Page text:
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LB 3991 to have little effect on PCHS PDF Print E-mail


By Tim Linscott
Managing Editor
HR Bill 3991, dubbed the ‘Critical Access Hospital Relief Act,’ introduced by Congressman Adrian Smith (R-NE), was introduced in early February.
This bill was introduced as a means of repealing the ‘burdonsome 96-hour rule now being enforced by the Centers for Medicare and Medicaid Services,’ according to press release from Smith’s office on Feb. 5.
HR Bill 3991 would remove the 96-hour physician certification requirement for inpatient critical access hospital services.
The 96-hour rule currently requires a physician, which includes physician assistants and advanced practice registered nurses, to sign a “certification statement” upon admission that the patient’s length of stay will not exceed 96 hours.
Although the bill will help some hospitals in a rural setting, according to Jim LeBrun, Perkins County Health Services Administrator, the bill won’t do too much to the overall patient care at the facility.
“Less than two percent of our patients exceed the 96-hour rule when admitted to Perkins County Hospital due to our certification as a Skilled Nursing Facility (SNF),” LeBrun said.
LeBrun called the requirement to do away with the 96-hour rule ‘short and to the point.’
“We are satisfied with HR 3991 as written,” he said.
If the act were not to pass, it still won’t have much of an impact on the services or financial standing of PCHS.
“If our medical staff providers complete a physician’s certification, PCHS will not lose any money if this HR 3991 does not pass,” LeBrun said.
If Perkins County Health Services does not have a physician’s certification on file, the Centers for Medicare and Medicaid Services could deny payment for that patient’s inpatient stay.  
In the past CMS has accepted the medical staff providers’ documentation of the criteria for admitting their patient to an acute care bed provided by PCHS.
Staying proactive and looking to the future has helped PCHS stay ahead of the curve in these situations, such as the 96-hour rule.
“A number of years ago, PCHS implemented a process to monitor and manage inpatient length of stay.  To date, PCHS has not lost any funding from Medicare or Medicaid due to our Average Length of Stay (ALS) exceeding 96 hours in any fiscal year,” LeBrun said.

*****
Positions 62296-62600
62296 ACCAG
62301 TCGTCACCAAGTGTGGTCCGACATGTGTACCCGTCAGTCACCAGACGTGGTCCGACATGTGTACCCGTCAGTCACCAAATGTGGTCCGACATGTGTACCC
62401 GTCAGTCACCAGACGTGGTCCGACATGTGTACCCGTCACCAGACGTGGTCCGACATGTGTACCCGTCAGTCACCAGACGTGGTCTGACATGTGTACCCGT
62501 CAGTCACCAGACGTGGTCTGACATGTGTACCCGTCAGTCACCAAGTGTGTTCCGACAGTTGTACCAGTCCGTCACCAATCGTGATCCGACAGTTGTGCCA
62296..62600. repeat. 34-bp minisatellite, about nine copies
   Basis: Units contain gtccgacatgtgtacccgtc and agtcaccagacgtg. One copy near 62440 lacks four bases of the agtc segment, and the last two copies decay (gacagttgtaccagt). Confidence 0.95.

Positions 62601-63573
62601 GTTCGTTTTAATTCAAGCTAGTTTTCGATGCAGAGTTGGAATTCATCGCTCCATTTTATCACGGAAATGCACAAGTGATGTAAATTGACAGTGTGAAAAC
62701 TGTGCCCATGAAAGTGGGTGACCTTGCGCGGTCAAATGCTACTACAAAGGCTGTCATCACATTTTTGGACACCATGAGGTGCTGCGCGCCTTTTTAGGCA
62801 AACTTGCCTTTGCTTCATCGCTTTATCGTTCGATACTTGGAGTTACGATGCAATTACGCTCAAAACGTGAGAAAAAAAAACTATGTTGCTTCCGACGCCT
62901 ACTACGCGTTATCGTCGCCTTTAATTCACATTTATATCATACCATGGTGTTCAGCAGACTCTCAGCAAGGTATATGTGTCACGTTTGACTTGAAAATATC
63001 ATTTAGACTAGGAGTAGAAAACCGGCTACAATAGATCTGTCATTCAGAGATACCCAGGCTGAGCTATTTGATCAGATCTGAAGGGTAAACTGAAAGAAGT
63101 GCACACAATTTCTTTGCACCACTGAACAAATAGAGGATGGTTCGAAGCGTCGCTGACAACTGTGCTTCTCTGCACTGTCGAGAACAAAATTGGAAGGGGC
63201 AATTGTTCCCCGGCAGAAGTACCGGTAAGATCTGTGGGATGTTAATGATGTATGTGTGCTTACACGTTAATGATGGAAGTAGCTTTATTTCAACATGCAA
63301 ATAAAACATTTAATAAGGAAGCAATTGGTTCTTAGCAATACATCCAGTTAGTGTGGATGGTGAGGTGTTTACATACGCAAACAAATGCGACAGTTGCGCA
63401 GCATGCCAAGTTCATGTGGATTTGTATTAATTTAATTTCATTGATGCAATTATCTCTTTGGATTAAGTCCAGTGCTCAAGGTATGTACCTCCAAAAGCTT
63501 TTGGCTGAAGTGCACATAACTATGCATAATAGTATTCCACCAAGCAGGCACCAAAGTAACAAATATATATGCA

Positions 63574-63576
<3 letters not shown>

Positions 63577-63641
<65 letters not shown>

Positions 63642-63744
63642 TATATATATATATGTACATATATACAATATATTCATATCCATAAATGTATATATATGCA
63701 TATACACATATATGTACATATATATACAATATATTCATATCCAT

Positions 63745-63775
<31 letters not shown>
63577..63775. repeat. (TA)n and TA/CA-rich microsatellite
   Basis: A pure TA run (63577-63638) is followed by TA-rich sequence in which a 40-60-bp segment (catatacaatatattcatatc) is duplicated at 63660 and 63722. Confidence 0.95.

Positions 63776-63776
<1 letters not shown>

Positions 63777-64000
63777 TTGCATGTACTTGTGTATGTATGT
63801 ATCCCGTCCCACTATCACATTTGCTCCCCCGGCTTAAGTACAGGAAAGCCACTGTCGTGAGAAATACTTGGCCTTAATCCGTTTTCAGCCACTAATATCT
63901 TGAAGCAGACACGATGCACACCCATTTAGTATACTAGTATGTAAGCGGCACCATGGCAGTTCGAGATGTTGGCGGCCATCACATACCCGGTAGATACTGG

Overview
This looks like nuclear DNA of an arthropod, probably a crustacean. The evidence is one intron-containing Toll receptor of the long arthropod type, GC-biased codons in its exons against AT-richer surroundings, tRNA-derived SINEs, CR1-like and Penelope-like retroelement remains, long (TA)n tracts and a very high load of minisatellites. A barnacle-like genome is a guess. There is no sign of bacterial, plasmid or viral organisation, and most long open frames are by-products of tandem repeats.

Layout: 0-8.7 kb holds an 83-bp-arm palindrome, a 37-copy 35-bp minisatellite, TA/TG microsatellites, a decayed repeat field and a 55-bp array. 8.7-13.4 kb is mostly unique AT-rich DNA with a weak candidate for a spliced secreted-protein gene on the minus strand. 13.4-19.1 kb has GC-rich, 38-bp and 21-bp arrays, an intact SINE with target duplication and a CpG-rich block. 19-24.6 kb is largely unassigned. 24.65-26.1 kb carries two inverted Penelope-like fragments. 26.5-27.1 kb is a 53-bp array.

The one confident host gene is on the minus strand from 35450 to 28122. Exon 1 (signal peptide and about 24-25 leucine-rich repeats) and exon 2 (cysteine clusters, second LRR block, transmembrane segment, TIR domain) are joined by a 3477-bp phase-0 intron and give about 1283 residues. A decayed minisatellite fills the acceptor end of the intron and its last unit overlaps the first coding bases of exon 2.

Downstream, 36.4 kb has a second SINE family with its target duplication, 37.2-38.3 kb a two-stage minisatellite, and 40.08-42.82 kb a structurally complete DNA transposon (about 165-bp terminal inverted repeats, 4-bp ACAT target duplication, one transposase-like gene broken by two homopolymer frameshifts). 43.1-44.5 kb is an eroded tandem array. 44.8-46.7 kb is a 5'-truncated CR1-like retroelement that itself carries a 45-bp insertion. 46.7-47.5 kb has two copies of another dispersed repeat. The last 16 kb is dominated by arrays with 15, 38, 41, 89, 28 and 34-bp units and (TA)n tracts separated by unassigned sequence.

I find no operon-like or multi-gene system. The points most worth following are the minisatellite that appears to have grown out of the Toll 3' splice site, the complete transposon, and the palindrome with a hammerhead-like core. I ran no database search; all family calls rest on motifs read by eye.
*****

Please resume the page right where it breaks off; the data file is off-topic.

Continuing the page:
Average is the key word in “Average Length of Stay,” according to LeBrun.
Wisconsin Physician Services (WPS) is PCHS’s fiscal intermediary for Centers for Medicare and Medicaid Services (CMS).  
WPS has sent  two letters the past few years stating PCHS’s Average Length of Stay (ALS) exceeded the 96-hour rule. According to hospital officials, in both instances, PCHS was able to prove the ALS was below the 96-hour rule.
A critical access hospital that participated in Medicare as a rural primary care hospital (RPCH) on Sept. 30, 1997 and had in effect an approval from CMS to use its inpatient facilities to provide post-hospital Skilled Nursing Facility (SNF) care, may continue in that status under the same terms, conditions, and limitations that were applicable at the time those approvals were granted.  
Perkins County Hospital participated in Medicare as a rural primary care hospital on Sept. 30, 1997 and had in effect an approval from CMS to use its inpatient facilities to provide post-hospital SNF care.   
Looking at what each individual patient needs is important to PCHS staff and administration.
“Our medical staff providers have consistently evaluated each patient, identified their medical needs, and then made a determination if our nursing staff and licensed professionals have the core competency skill sets and resources to care for their patient at Perkins County Hospital,” LeBrun said.
The majority of the patients transferred to a larger hospital are transferred directly from the emergency department at PCHS.  
The medical staff providers typically admit patients to PCHS as ‘observation’ patients or as ‘acute care’ patients.  
Based on the medical staff providers’ medical judgment, patients can be put in a transitional phase from the ‘observation’ status to ‘acute care’ status, and from ‘acute care’ status to ‘swing bed’ status for those patients who meet skilled care criteria.
Perkins County Hospital is licensed as a Critical Access Hospital and meets the requirement for swing bed status providing skilled nursing facility care.  
A critical access hospital may use inpatient facilities to provide post-hospital skilled nursing facility care for qualifying patients and be paid for skilled nursing facility level services when the hospital meets the following requirements:
• The facility has been certified as a Critical Access Hospital (CAH) by the Centers for Medicare and Medicaid Services.  
Perkins County Hospital is certified by CMS and licensed by the State of Nebraska as a Critical Access Hospital.
• The facility operates up to 25 beds for either acute (CAH) care or Skilled Nursing Facility (SNF) swing bed care (any bed of a unit of the facility that is licensed as a distinct-part SNF is not counted under the first criteria).  
Perkins County Hospital operates 20 beds for either acute care or skilled nursing facility swing bed care.
• The facility has been granted swing bed approval by CMS.  
Perkins County Hospital has been granted swing bed approval by CMS.
“We are confident our medical staff providers practice medicine based on their patient’s medical needs.  Medical staff provider’s decisions to transfer a patient to a larger hospital, to admit a patient to ‘observation’ status or ‘acute’ status, or to potentially admit a patient to swing bed status are based on each patient’s condition, qualifications and medical necessity,” LeBrun explained.